“Wall of separation” is the exact phrase used by Thomas Jefferson in his letter to the Danbury Baptists, whereas “separation of church and state” is the popular phraseology. My use of these phrases in this article should not be construed in any way as an endorsement of either agreeing with them or using them. I actually argue for Christians to disabuse ourselves from using them as a gloss of the First Amendment. For when it is so used, it is at best a tawdry and misleading replacement of the amendment’s beautiful words, “Congress shall make no law respecting an establishment of religion, or prohibiting the free exercise thereof.” I use it only because the article necessitates that I do.
By: Ron F. Hale
The long-standing family feud among Baptists has dusted-up since the early part of the seventeenth century. After each dust devil has settled, our differences on the atonement seem to be the point of impasse.
In England, Baptists divided up into two groups called General Baptists and Particular Baptists. The General Baptists held to a general or unlimited atonement, while the Particular Baptists contended for a restricted or limited atonement. Many historical theologians would say that the Generals leaned more toward an Arminian view and the Particulars leaned toward the Calvinistic position.
This in-house theological tiff followed us to the New World. The names changed several times in America, so you have to be careful with the different Baptist brand names. The Particular Baptists in England became known as the Regular Baptists in America. This group adopted the more Calvinistic Confessions of Faith, and they came to embrace more rigid predestination doctrines. Their sermons were mostly of the expository type, delivered with calm deliberation.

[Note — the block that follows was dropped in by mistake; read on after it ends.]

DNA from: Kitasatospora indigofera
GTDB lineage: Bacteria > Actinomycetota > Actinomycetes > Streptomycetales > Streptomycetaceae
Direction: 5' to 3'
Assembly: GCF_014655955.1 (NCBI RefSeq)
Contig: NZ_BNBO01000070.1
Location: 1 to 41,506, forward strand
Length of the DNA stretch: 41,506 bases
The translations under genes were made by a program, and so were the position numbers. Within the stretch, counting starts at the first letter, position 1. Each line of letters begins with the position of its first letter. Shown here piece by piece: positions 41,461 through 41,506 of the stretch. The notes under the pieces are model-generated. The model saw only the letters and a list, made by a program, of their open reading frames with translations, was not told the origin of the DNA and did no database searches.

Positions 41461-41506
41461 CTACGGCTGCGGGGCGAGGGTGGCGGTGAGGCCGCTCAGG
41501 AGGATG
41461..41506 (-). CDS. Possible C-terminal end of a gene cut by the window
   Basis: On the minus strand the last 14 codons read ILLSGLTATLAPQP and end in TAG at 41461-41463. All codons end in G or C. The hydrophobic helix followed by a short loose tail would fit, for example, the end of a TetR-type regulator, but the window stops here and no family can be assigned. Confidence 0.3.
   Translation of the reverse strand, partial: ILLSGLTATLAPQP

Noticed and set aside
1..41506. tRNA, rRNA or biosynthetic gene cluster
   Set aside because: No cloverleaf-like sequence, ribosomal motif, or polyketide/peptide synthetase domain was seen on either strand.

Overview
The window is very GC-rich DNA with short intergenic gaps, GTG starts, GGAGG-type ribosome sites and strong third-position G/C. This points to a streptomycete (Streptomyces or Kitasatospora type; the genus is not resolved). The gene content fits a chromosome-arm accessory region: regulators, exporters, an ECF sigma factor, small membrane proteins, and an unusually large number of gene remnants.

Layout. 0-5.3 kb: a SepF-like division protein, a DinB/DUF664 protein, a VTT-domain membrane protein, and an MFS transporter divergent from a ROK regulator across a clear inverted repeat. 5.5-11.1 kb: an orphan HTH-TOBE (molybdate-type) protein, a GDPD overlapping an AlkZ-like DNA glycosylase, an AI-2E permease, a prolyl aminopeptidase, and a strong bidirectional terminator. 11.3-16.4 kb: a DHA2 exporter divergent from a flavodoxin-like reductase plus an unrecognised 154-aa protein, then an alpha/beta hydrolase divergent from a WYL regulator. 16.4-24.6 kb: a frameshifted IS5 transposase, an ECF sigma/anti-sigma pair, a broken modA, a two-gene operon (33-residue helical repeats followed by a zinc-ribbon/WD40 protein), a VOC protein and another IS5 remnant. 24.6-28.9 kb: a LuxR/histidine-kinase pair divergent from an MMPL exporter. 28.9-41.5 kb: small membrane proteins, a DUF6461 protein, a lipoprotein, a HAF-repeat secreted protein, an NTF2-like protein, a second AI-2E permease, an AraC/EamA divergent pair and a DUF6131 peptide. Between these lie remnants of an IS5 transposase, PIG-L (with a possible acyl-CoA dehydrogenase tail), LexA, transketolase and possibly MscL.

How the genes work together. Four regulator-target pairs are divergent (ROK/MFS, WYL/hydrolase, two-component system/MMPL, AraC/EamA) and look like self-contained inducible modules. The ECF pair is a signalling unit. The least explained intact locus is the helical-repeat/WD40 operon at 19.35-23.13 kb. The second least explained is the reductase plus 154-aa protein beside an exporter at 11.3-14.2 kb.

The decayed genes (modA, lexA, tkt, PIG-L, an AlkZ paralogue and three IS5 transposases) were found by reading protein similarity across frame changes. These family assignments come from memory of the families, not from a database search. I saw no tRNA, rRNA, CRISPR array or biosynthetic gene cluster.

by Johnathan Pritchett
“My people are destroyed for lack of knowledge,” thunders the preacher quoting Hosea 4:6a, which is appropriate pulpit thunder these days.
“Yeah, but knowledge puffs up,” think some folks in the pews who know just enough random Scripture quotes to be dangerous. Of course, these folks are completely oblivious that the quoted passage deals with a lack of faithful love, rejection of God’s teaching, and being without truth. They are also completely oblivious that the snippet that popped in their minds in rebellion and protest has to do with food and idols.
Of course, the folks that don’t think of that text from somewhere, 1 or 2 Corinthians-something, at all usually don’t think much about anything they hear. They lack the mental tools to follow the points in a given sermon, and since in many cases the preacher thundering Hosea 4:6a forgets to thunder 4:6b along with it — which is the pertinent part to the biblical illiteracy problem in our churches — then some of the ignorance in the pews can be more easily understood. Often times, many pastors are proof-texters, filling their topical sermons with random verses that suit the message of their own spinning.
No, this is not a rant against topical sermons. The best topical preachers exegete and teach the passages they use to fit their themes. Sadly, many don’t. They merely fill their sermon with simplistic principles without explaining from the very texts they quote why the principles matter and how they relate to the story of God’s redemption in Christ that runs from Genesis to Revelation. That’s the problem.
In other news, biblical literacy is down in Southern Baptist churches, and other denominations as well. Even among those who read their Bibles regularly, though these people are fewer and fewer each year. Congregations get so caught up in the current routines that the fundamentals are forgotten. One fundamental that has been forgotten is teaching people how to read and study their Bibles. This lack of teaching from leadership may contribute to a lack of doing from the congregations.
My family and I spent six months last year visiting various churches, mostly SBC churches, but also other churches just to see what was happening there. We weren’t members anywhere at the time, so we took some time off from active membership somewhere (blasphemy to some people) to see what all was happening in the churches in our community.
Apparently, not much.